A specific embodiment of the present invention provides an adhesive-free thin film of very low mass, low heat capacity and low heat conductivity. Also, use of high thermoelectric power semi-conductor materials is made practicable because a thin film in accordance with the present invention can be subjected to various treatments, including heat treatments during deposition of the materials, without degradation of the film in any way.

Instead of using plastic or other foils or films adhesivedly attached, or otherwise made to adhere, to a backing metal, the present invention teaches the formation of a unitary film with and from the backing material. In a specific embodiment amorphous aluminum oxide (M is produced in a hard coat electrolytic anodizing process working with substantially pure aluminum. Other backing materials and films are within the scope of the invention. For example, aluminum alloys, tantalum, silicon and other materials having suitable heat and electrical conduction properties and which form coating layers of suitable properties such as high strength, low heat conductivity, and electrically insulating. Such coating layers will generally be formed by oxidation, however, suitable coating layers can be formed by other chemical reactions. Unusual contributions stem from these teachings of the invention on forming of a coating layer and from teachings relating to implementation of such process to arrive at a thin, high strength unitary support film for radiation sensing material.

An electrolytic anodizing approach to formation of the coating layer will be utilized in describing a specific embodiment. In this process thickness of the anodized layer can be controlled by the voltage supplied during anodizing. Unlike the usual anodized coatings on alu minum for protection or decorative purposes, a barriertype oxide coating is taught herein. This type of coating is formed in an electrolyte with little or no capacity to dissolve the oxide layer. The result is non-porous (pinhole-free), dense, and hard surface layer.

Several processes are taught for removal of backing after anodizing so that a thin hard film bridging a recess in the metal backing is exposed without possibility 'of damage to the film. This film is unitary, that is, one with the metal, around its entire periphery, rather than being made integral by adhesives as in the prior art. Because the aluminum oxide is an amorphous form, not crystalline, the thermal conductivity is low. With this film, a hot thermocouple junction, e.g., is more likely to lose absorbed heat by radiation.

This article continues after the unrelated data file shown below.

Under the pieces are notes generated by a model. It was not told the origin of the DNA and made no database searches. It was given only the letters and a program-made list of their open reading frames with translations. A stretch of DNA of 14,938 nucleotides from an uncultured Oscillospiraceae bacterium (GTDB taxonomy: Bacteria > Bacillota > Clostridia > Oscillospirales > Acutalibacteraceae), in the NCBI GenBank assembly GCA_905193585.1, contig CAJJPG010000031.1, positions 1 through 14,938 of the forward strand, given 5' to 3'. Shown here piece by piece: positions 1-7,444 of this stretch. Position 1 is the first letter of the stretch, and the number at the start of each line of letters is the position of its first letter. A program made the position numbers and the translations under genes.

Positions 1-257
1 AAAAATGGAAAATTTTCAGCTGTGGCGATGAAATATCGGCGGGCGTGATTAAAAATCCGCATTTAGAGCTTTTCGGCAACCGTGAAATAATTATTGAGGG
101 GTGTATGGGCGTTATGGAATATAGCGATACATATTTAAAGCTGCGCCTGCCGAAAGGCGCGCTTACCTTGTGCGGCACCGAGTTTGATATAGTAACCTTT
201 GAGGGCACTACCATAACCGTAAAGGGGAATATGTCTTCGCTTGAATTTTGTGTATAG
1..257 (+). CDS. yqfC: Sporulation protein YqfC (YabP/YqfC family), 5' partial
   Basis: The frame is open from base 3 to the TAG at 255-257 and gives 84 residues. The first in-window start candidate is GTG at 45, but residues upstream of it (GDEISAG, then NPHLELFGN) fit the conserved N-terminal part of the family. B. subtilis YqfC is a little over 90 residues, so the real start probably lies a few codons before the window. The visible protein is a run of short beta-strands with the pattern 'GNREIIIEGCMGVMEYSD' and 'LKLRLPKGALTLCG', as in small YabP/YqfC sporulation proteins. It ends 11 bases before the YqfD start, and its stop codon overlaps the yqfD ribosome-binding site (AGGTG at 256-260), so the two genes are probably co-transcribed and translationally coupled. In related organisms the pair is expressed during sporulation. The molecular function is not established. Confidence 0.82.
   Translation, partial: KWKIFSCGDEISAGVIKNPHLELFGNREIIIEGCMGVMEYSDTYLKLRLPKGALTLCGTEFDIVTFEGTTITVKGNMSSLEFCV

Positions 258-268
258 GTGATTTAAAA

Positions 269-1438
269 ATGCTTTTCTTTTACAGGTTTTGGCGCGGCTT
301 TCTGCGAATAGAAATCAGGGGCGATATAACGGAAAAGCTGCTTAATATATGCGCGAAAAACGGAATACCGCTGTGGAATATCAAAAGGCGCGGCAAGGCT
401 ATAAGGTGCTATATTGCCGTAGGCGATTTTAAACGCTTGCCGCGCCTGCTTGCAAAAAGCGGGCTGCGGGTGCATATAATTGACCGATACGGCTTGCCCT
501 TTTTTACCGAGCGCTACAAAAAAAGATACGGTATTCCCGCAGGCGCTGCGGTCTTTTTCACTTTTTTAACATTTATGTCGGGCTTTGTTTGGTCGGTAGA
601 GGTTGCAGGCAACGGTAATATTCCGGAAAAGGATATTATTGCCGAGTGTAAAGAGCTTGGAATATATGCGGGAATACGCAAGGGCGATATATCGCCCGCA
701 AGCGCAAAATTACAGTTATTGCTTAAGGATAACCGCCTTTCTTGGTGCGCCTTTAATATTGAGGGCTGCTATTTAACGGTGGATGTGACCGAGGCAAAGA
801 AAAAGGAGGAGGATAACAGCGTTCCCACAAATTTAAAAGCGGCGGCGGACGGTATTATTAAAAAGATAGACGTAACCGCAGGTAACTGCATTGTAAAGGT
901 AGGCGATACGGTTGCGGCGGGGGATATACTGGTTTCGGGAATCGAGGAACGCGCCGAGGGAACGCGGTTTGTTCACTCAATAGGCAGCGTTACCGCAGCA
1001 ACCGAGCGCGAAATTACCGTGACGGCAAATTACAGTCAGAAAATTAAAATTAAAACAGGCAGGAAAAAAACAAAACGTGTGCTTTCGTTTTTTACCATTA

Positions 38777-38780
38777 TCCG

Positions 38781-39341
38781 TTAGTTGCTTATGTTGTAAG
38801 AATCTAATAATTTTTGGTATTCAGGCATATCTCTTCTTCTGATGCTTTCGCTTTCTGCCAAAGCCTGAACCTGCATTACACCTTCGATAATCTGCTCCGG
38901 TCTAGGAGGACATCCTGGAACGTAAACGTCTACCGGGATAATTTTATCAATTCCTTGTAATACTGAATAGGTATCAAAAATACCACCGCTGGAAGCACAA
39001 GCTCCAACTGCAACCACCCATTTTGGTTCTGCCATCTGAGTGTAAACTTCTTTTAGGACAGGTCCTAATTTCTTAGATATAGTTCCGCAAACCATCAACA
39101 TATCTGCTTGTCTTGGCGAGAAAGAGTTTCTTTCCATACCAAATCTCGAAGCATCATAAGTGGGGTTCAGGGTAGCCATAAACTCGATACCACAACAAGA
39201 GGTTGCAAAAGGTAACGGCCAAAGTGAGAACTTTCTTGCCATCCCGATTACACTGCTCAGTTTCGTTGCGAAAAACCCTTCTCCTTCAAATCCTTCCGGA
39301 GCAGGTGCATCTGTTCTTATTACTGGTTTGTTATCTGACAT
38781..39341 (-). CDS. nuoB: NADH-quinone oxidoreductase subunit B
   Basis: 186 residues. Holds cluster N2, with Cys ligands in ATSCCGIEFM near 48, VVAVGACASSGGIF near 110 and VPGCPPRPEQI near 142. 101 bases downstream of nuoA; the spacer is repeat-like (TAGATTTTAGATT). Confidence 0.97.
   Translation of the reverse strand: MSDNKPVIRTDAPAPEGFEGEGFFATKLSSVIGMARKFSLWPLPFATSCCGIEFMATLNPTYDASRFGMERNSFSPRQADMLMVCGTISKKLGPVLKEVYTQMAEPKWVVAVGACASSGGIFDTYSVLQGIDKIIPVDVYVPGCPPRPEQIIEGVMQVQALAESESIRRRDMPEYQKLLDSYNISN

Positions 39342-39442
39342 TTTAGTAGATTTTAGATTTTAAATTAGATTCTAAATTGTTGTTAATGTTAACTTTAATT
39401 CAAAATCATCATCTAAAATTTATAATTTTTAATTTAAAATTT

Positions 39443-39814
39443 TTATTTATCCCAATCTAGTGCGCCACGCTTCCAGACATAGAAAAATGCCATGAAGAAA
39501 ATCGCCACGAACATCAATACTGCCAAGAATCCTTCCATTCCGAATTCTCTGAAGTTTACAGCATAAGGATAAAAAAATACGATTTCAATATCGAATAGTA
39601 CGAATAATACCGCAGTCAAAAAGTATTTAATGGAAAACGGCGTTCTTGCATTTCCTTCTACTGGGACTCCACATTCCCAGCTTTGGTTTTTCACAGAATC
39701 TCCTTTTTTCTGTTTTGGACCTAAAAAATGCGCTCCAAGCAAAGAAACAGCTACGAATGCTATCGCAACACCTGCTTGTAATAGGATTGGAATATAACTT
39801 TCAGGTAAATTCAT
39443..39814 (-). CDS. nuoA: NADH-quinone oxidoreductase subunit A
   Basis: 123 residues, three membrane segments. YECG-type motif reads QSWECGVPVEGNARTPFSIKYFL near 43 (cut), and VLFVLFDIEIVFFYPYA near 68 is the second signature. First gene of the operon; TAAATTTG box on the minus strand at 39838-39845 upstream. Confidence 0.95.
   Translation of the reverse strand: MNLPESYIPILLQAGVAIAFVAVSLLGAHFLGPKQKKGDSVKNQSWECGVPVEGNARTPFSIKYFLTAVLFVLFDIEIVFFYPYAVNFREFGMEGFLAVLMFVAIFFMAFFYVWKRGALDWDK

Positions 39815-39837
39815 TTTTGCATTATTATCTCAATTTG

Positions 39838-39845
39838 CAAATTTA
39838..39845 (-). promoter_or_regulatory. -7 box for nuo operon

Thermoelectric materials are evaporated onto the thin unitary film formed by chemical reaction at the surface of the support blank. Semi-conducting materials of high molecular weight having the advantages of high thermoelectric power, low thermal conductivity, and high electrical conductivity are preferred. Examples are bismuth telluride, lead telluride, lead selenide, and the like. While these materials have good inherent electrical characteristics, evaporated films of these materials have not been successfully applied in the past in film-type sensors. Weaknesses in the physical characteristics of the prior art structures placed limitations on the vapor deposition process. Because of this it is felt that degradation of electrical properties of thc semi-conductor materials resulted and excessive electrical noise, low thermoelectric power, an high electrical resistance were experienced. Such faults are believed to be traceable to imperfect crystallinity of the thermoelectric coatings and to barrier layers between crystalline boundaries.

One specific disadvantage of the thin film substrates of the prior art is that they cannot be heated sufficiently, especially in a vacuum. The substrate materials or the adhesives, or both, were not sufficiently temperature stable; e.g. melting occurred or they decomposed with an evolution of gas spoiling any vacuum process. Contrary to that experience, unitary films, such as the aluminum oxide film of the present invention, are extremely stable and can be heated to the proper temperature for deposition of semi-conductor layers of high quality without damage to the substrate or without degradation of the vacuum. Also, enhanced thermoelectric properties result. Further, the dynamic range for a sensor of the present invention is considerably increased over the prior art structure. Because of high temperature stability it can be used to measure high power sources, such as CO lasers.